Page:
How to treat a blister

Blisters usually result from friction on the hands or soles of feet and can be painful, but heal easily once the cause is removed. Follow the treatment steps below, which are based on NHS recommendations:

Graphic representation of hand washing as a wound treatment step in the Leukoplast wound care advisor.

1. Wash your hands:

“Wash your hands before touching a burst blister.” 1
Graphic representation of a magnifying glass with an exclamation mark as a symbol for the strict observance of hygiene rules during wound treatment.

2. Observe hygiene:

Do not burst a blister yourself; it is likely that you will contaminate the wound. If it is already burst, “allow the fluid to drain before covering it with a plaster or dressing”. 1

Graphic representation of a hand applying a wound dressing to another wrist to symbolise covering the wound as a treatment step.

3. Cover the wound:

“To protect your blister from becoming infected, a chemist can recommend a plaster or dressing to cover it while it heals.
A hydrocolloid dressing can help reduce pain and speed up healing.” 1

When to seek medical advice

A common blister can easily be treated at home. However, seek medical advice from a healthcare professional, if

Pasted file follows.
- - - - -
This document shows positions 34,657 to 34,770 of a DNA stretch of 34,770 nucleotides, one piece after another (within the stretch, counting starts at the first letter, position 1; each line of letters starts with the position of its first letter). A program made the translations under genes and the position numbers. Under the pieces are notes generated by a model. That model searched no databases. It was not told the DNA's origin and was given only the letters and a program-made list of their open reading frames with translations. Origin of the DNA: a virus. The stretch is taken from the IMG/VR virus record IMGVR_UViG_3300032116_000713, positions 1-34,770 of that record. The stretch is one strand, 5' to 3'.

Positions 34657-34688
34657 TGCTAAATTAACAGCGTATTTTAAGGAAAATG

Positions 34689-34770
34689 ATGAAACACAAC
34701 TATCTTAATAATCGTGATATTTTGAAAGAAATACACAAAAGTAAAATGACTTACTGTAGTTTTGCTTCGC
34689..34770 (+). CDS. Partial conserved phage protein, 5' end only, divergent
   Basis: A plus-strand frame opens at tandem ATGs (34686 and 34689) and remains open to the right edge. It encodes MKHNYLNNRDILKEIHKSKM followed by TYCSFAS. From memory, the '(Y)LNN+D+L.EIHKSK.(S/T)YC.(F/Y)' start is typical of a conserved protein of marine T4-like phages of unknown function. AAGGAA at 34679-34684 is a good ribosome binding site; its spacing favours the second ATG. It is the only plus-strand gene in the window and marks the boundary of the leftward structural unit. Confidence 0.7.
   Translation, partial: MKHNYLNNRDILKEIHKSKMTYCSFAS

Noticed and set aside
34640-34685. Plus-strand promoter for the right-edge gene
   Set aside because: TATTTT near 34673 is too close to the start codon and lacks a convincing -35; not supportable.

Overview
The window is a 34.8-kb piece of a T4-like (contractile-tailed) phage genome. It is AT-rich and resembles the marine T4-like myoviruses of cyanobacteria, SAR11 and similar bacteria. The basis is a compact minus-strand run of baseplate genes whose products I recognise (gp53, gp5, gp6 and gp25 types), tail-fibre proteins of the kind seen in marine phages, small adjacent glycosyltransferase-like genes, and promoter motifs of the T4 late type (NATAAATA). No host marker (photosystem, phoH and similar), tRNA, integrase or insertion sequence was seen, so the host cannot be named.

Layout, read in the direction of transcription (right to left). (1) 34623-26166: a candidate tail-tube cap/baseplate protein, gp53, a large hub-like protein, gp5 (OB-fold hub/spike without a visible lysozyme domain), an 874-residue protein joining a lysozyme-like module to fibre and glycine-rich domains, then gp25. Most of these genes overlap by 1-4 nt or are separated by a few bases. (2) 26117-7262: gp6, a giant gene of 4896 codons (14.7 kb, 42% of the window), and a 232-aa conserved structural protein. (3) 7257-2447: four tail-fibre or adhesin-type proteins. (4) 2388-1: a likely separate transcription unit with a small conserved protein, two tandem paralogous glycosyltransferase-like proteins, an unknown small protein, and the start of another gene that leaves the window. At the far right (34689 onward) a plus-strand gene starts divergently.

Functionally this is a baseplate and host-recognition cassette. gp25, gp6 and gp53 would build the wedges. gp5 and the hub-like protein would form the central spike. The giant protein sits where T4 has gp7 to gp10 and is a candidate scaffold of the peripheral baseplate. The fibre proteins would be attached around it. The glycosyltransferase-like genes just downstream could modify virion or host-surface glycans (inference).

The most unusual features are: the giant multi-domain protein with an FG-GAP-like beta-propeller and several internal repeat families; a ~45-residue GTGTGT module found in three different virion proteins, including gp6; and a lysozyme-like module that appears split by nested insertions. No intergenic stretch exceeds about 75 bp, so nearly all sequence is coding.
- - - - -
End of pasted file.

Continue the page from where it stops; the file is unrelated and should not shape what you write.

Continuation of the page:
• a blister is very painful or keeps coming back.
  • the skin looks infected – it's hot and the blister is filled with green or yellow pus.
  • the skin around the blister looks red, (but this can be harder to see on darker skin tones).
  • a blister is in an unusual place – such as your eyelids, mouth or genitals.
  • several blisters have appeared for no reason.
  • a blister was caused by a burn or scald, sunburn, or an allergic reaction. 1

How to recognise an infected blister

If a blister becomes infected, the body's reactions to invading pathogens can be a warning signal. Pay attention to whether the wound

  • it becomes more painful
  • is warm to touch
  • looks red or swollen
  • leaks pus or blood
  • has an unpleasant smell
  • general deteriation, feeling unwell
  • If you notice signs of sepsis 2

Please contact your healthcare practitioner if you experience any of the above.

When in doubt, see a medical expert

Many common wounds can be dealt with at home. But when should a doctor be consulted? Scroll down for more information!

Pictogram showing a medical expert.

Medical references


2 International Wound Infection Institute (IWII) Wound infection in clinical practice. Wounds International 2016